“Can the human soul be a scientific concept?”

“Can the human soul be a scientific concept?” July 15, 2019


Schiavonetti, "Soul Leaving Body"
“The Soul Leaving the Body”  (Luigi Schiavonetti (d. [1810])

I have to admit that I was intrigued to see this item, and that I’m very curious to find out more about what the speaker will be saying:


“Can the human soul be a scientific concept? 
One ivy league neuroscientist says, “Yes!””


He seems to be taking a rather daring and unfashionable position, and I’m eager to see what the reaction to his thesis will be.


Still, to be frank, my initial interest was tempered somewhat when I realized that Dr. Ferguson is proposing correspondences with the ancient Greek philosopher Aristotle’s view of the “soul,” as that is set forth, for example, in such works as the De anima.


Why?  Because the conception of the spirit or soul that interests me — and that, in my judgment, is entailed and required by the doctrines of the Restoration — is nothing at all like Aristotle’s notion of entelechy or first entelechy.  Rather, as I read it (and I find myself unable to read it any other way), our view of the history of the individual human and of the Plan of Salvation requires adherence to a more or less dualistic understanding of spirit and body, to what is often termed “substance dualism.”


So is the position for which Dr. Ferguson will argue really going to be of any direct use or interest to someone who holds such views as mine?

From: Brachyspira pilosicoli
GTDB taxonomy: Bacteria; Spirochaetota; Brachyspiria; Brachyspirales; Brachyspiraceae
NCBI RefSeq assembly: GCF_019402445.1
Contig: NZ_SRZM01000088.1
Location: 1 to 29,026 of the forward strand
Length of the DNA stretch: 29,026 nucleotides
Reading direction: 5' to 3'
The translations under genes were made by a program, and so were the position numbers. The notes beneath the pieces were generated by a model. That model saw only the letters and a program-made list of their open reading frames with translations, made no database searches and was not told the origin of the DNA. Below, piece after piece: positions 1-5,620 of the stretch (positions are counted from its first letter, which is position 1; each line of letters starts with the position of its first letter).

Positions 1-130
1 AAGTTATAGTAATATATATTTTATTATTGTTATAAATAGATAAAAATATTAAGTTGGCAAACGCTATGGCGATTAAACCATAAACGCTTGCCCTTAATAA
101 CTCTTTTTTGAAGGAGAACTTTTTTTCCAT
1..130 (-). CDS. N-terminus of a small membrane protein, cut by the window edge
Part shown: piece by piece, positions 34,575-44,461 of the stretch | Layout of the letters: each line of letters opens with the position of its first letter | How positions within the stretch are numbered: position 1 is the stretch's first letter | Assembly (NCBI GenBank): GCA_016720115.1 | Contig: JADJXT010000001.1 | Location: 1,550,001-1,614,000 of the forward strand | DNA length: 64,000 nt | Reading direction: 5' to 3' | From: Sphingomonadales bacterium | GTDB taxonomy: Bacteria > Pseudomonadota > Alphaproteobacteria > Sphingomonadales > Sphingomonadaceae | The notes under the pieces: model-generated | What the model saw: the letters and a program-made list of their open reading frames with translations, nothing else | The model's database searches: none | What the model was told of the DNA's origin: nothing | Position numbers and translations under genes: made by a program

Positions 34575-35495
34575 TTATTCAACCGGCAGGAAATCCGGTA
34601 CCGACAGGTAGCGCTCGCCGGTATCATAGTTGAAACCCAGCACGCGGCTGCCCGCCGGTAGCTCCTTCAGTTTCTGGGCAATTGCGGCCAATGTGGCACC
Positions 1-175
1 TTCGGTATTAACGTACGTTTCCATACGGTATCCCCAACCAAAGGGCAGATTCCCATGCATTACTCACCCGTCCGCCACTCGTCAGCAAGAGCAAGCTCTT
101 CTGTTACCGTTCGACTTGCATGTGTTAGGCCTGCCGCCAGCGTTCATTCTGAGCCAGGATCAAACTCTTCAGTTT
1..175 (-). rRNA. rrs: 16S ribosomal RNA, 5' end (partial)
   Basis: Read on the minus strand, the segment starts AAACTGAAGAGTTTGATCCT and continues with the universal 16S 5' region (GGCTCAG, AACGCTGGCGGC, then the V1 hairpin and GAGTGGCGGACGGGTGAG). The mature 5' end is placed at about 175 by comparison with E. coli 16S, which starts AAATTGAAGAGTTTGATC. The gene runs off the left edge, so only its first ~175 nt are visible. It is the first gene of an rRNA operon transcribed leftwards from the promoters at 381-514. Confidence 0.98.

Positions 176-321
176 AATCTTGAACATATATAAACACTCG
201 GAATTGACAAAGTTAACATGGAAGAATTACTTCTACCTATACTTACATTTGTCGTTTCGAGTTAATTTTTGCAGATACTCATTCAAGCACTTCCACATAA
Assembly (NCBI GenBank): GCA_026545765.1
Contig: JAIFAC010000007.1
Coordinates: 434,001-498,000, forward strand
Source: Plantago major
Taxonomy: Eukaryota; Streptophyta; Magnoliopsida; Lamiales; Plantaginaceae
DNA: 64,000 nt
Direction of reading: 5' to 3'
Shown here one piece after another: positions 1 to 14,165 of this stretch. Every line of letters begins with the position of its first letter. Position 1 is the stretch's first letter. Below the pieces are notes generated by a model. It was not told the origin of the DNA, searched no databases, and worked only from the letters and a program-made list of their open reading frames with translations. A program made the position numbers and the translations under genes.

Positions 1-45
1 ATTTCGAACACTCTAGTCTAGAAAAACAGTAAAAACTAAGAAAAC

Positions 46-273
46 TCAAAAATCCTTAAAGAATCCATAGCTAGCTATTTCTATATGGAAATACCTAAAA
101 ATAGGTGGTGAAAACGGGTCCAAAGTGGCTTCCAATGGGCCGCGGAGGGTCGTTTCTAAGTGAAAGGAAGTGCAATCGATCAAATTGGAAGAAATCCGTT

Well, we shall see.


It turns out, looking at his resumé, that, prior to his postdoctoral research fellowships at Cornell University (in cognitive neuroscience, 2015-2017) and Harvard University (in cognitive neurology, 2017-present), he graduated from Brigham Young University with a B.S. in biochemistry and earned a Ph.D. in bioengineering at the Brain Network Laboratory of the University of Utah.  These two latter academic affiliations strongly suggest that he is aware of Latter-day Saint notions of the spirit or soul and that he probably once was, and may well still be, personally committed to them.


These famous lines from William Wordsworth’s “Ode on Intimations of Immortality from Recollections of Early Childhood” have long been popular among Latter-day Saints, and for obviously very good reason;


Our birth is but a sleep and a forgetting;
The Soul that rises with us, our life’s Star,

          Hath had elsewhere its setting
               And cometh from afar;
          Not in entire forgetfulness,
          And not in utter nakedness,
But trailing clouds of glory do we come 
               From God, who is our home.



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